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Mindful grounding and trauma

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Bartanian, Garbis J.




Doctor of Buddhist Ministry


Gauthier, Jitsujo T.
Gabriel, Victor
Shakya, Miroj


The qualitative research on this intervention involves therapists and their work with patients within the field of mental health, working with inner city and under-served teens from 12 to 18 years’ old in Middle and High School settings. While providing care to patients, one of the key elements used in therapeutic interventions is that of mindfulness. Thus, while using mindfulness-based techniques, such as Mindfulness-based Stress Reduction (MBSR) or Dialectical Behavioral Therapy (DBT) or Cognitive Behavior Therapy (CBT), therapists worked to treat patients’ symptoms. Often however, many of the therapists using these interventions faced situations where patients began exhibiting maladaptive behaviors with their original symptoms being left intact or severely intensified. Furthermore, in using mindfulness techniques many of the patients working through severe anxiety found themselves dissociating from their bodies in an attempt to avoid re-experiencing powerful traumatic emotions. Thus, two main issues resulted, a) symptoms got worse, and b) dissociation from the body took place.

As a response, I devised an intervention that incorporated principles of Buddhist meditative practice such as virtue, mental cultivation through awareness, and subsequently wisdom, i.e. the three trainings (sīla, samādhi, paññā). The goal of this intervention is to alter patients’ automatic reactions of being drawn into overwhelming feelings and the dysregulation of bodily sensations, and instead to simply ground the patient by intentionally directing their thoughts and attention to the here and now, while using the body and its parts as anchors of awareness. Thus, the intervention was coined the “Mindful Grounding” (MG).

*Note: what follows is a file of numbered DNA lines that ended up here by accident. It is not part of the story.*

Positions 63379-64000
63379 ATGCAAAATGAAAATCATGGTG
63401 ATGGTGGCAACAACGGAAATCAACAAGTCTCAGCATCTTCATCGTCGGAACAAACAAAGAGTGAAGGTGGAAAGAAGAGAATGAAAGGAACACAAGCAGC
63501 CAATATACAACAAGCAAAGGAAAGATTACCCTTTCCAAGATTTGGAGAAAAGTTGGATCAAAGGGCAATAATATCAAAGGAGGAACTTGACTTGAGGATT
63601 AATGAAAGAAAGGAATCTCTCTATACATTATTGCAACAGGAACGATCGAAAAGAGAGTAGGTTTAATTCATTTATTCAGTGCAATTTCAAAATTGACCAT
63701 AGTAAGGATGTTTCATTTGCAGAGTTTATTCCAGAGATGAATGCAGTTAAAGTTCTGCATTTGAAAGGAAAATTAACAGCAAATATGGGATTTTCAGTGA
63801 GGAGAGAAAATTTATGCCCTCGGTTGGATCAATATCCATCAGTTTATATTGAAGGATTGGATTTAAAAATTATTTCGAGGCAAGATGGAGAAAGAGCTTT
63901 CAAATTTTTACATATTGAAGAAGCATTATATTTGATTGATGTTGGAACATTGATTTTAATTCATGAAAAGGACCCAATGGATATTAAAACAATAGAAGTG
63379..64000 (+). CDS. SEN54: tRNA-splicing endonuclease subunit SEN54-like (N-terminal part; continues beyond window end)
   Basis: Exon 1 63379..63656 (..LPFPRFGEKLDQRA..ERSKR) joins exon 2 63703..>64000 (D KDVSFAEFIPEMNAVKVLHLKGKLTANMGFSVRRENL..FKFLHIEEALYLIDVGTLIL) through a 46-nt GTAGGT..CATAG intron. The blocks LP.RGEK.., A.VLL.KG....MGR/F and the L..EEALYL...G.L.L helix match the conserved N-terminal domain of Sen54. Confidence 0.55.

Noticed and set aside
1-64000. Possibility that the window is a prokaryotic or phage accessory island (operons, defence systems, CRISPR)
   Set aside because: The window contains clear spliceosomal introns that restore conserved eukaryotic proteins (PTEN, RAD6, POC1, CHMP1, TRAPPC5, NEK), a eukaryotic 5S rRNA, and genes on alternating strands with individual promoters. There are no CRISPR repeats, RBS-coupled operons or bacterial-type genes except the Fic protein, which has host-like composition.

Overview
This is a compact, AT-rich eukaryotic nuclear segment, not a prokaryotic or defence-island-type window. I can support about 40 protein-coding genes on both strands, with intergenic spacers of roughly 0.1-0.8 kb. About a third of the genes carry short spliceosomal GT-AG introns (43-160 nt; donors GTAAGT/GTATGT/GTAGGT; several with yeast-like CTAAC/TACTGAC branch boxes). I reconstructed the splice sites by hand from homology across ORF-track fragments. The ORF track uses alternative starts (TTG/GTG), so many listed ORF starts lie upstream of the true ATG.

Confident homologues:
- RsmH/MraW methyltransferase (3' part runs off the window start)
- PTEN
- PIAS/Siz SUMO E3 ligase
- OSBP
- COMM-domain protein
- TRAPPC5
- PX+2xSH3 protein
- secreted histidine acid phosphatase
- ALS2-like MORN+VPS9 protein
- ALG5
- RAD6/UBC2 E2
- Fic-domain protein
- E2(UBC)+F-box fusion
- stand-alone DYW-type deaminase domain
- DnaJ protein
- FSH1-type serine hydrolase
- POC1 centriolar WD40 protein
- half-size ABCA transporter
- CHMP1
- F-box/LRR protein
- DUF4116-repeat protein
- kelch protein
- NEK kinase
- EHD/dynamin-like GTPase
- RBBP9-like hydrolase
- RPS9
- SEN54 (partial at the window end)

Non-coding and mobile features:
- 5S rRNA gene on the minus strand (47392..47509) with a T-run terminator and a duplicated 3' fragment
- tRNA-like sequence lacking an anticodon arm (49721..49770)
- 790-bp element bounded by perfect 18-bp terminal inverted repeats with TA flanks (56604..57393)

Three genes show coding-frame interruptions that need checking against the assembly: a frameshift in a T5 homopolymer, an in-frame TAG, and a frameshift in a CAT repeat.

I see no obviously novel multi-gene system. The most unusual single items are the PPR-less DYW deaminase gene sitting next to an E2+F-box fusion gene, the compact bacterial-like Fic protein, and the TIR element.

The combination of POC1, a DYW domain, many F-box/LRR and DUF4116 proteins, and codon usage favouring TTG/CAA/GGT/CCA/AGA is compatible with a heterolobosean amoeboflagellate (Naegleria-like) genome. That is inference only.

In using the MG, patients were able to meet their treatment goals much sooner than originally anticipated in their initial assessment during intake. In some cases, therapists observed reduction of anxiety, depression, anger, and post-traumatic stress disorder (PTSD) symptoms within one or two sessions from first introducing patients to the MG intervention.

The process of experiencing the body thus in a new way as prescribed by the MG, involves helping patients become calmly reacquainted with their own bodies. It is through this connection of body and mind that they develop a deeper and more existential connection with their world, as they heal with the insight gained through acceptance and understanding of their trauma and thereby rebuild their lives.

Degree Granter

University of the West



Library Holding